If you liked Transformers, you’ll love these new fighter jet concepts from defense contractor BAE Systems (BA:LN).
Among the designs is an aircraft capable of splitting into three separate flying machines to increase range or complete multiple missions, such as surveillance and re-supply, simultaneously.
A further idea is for a “self-healing” aircraft skin made of an adhesive liquid within nanotubes. The idea is that an aircraft that takes enemy fire would repair itself—and keep flying.
A third concept offers a look at the potential of “directed energy” weapons, somewhat akin to a powerful laser, to replace the current generation of missiles. A blast of energy may provide a better missile-defense paradigm than firing a missile to intercept an enemy missile, the current defense employed for most U.S. Navy ships. A variation of that technology is incorporated into a new electric-powered rail gun (video) that discharges smaller rounds at seven times the speed of sound—a far higher speed than conventional cannons offer. That increases the missiles’ efficiency at lower cost. In the future, however, energy itself could become the weapon.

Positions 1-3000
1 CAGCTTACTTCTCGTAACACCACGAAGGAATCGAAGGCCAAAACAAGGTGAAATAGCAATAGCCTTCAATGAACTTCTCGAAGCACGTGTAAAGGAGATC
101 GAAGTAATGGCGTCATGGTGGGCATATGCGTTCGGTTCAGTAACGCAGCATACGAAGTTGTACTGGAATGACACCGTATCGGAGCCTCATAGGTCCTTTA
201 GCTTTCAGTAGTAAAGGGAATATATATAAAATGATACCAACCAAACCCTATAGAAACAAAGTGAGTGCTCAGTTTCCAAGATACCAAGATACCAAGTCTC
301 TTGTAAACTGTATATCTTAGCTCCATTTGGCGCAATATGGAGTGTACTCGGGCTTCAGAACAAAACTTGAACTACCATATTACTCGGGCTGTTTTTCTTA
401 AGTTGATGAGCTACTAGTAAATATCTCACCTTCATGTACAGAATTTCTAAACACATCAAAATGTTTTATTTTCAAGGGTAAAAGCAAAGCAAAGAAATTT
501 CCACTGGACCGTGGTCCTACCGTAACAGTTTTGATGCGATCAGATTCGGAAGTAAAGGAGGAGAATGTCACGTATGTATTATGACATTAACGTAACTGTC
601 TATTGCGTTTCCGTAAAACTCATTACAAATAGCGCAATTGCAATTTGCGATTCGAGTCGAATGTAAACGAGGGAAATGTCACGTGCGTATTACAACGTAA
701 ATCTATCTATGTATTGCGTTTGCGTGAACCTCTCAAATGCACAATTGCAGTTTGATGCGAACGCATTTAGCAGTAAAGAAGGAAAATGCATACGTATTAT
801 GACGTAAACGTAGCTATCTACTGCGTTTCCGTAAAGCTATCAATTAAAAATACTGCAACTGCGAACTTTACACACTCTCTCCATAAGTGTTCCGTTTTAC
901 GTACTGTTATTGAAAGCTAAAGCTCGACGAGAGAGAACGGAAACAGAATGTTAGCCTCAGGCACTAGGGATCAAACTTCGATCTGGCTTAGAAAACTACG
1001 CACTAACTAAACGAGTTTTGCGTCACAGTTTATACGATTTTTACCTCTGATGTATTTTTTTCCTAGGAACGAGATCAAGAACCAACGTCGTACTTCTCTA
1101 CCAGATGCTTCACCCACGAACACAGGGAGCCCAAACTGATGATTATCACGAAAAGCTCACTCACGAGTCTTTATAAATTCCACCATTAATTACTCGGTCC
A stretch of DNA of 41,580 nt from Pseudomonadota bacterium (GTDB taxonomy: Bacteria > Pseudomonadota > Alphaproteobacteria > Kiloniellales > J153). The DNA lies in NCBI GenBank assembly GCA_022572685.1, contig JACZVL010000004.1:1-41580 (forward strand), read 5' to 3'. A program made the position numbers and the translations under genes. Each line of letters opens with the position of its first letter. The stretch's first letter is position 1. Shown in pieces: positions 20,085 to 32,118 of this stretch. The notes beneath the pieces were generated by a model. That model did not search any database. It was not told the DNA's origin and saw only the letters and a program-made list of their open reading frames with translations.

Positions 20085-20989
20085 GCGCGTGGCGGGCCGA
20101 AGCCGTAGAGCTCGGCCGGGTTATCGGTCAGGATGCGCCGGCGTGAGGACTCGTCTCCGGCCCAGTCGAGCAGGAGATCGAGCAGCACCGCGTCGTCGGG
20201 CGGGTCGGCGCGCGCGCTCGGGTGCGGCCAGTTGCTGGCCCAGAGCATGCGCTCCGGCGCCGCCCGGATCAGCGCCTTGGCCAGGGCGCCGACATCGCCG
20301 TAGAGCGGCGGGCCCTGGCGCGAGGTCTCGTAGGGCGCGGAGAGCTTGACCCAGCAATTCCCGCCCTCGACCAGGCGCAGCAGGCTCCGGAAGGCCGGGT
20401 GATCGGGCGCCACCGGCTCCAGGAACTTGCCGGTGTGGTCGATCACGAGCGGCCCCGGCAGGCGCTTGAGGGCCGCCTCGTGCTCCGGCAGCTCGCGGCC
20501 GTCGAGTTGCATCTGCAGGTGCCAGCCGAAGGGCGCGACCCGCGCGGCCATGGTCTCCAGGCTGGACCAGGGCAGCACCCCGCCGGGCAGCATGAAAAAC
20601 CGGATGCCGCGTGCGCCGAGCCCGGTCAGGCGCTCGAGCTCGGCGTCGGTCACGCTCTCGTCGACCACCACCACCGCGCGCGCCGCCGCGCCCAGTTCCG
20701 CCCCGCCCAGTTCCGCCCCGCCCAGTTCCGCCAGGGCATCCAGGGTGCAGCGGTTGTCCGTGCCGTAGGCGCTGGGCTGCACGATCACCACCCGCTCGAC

BAE—a British company whose U.S. headquarters is in Arlington, Va., right near the Pentagon—says the technologies could become operational in 2040, or even sooner. Given that Lockheed Martin (LMT) and the Pentagon have been unable to sort out the myriad woes besetting a far more conventional fighter, the $400 billion F-35 Joint Strike Fighter program, a plane that can heal itself or split into multiple flying portions may be a bit of a financial and technical stretch, at least in this century.